• I see. That makes sense, that discussions about a religion be in English, but with other language quotes allowed. – aparente001 Jul 4 at 12:31
  • What a wide, wide SE world it is. – aparente001 Jul 4 at 12:33
  • 1
    This is totally tangential -- but because your English (a second language for you, as I've understood it) is so strong, I'll just let you know that "at hand" wouldn't really work in that context. At hand: 1. Nearby; physically within one's reach; 2. currently in need of addressing; 3. impending or imminent. I guess you're thinking 2 fits but if you look at a dictionary's example sentences I think you'll see what I mean. – aparente001 Jul 6 at 16:03
  • @aparente001 I'm always welcoming of corrections as long as they are reasoned and proposed rather than imposed :) So, thanks! I still think "at hand" is OK. Maybe our disagreement arises from the dictionaries we use? Merriam-Webster defines "at hand" as currently receiving or deserving attention, and I've read innumerable instances of "question at hand", "matter at hand", "issue at hand" to refer to what is being discussed... Can't talk anymore right now, might post at ELU later. – walen Jul 7 at 10:49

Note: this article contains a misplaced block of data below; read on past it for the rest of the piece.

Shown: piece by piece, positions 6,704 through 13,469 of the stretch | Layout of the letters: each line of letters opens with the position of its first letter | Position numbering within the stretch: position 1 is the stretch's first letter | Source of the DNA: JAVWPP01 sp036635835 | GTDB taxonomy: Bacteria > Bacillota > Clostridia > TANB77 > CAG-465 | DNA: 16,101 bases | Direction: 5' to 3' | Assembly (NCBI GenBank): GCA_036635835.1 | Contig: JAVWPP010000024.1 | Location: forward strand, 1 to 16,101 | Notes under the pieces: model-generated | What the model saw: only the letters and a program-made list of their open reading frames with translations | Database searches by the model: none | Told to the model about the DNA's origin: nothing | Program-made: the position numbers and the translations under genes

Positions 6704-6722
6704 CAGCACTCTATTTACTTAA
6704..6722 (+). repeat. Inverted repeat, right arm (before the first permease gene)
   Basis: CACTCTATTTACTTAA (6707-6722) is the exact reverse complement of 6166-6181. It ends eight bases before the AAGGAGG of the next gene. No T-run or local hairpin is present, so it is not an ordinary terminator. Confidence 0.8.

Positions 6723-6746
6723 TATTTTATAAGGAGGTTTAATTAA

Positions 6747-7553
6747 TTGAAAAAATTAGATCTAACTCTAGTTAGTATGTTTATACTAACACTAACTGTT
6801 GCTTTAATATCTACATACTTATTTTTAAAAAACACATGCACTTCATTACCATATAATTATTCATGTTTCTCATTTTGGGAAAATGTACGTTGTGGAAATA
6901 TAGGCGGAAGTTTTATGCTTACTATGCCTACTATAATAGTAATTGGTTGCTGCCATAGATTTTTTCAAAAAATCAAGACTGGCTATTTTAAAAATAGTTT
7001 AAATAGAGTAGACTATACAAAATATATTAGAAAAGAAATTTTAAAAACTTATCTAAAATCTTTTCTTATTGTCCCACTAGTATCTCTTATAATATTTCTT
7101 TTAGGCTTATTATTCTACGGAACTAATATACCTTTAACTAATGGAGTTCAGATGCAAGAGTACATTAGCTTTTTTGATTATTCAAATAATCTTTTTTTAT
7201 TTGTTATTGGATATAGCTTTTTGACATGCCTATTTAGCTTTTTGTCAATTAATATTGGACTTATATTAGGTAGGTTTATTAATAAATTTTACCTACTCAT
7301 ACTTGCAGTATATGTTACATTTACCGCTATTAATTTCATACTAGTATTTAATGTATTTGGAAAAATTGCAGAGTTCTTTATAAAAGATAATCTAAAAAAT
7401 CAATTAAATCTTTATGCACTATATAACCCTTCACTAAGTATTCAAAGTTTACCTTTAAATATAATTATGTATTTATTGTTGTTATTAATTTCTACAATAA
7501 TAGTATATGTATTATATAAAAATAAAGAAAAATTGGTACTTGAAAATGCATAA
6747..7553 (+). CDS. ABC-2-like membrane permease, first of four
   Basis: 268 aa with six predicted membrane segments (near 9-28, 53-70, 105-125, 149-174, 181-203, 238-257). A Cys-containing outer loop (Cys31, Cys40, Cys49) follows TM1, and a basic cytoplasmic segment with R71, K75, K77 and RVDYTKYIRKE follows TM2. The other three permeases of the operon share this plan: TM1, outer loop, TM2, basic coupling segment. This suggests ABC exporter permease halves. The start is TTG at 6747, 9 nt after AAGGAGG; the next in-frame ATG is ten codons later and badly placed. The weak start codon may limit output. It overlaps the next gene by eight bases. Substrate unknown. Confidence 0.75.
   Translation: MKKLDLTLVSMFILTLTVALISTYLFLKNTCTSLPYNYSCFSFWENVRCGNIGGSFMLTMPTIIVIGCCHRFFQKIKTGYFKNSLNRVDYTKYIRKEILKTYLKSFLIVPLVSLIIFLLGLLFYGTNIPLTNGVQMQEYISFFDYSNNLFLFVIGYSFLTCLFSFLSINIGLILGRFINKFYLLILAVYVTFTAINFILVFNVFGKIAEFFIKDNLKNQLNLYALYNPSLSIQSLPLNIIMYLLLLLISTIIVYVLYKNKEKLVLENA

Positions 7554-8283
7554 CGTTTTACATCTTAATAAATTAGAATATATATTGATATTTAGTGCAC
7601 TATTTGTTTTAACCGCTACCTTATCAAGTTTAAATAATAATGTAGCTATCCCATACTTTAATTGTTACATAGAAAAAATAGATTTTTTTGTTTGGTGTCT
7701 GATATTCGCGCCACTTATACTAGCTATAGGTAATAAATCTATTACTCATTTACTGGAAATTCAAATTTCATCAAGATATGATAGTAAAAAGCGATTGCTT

• I guess it's okay. I looked at the definition and the sample sentence again. It still sounds awkward to my ear but I can't think of a reason not to use it, so I guess that means it's okay. – aparente001 Jul 7 at 18:52
  • In my experience, a more accurate description of language use on Mi Yodeya would be that the default is heavy code switching with English for the structure and Hebrew (or perhaps Yiddish: I don't know enough of either to distinguish Yiddish from transliterated Hebrew) for all the key words. – Peter Taylor Aug 12 at 7:52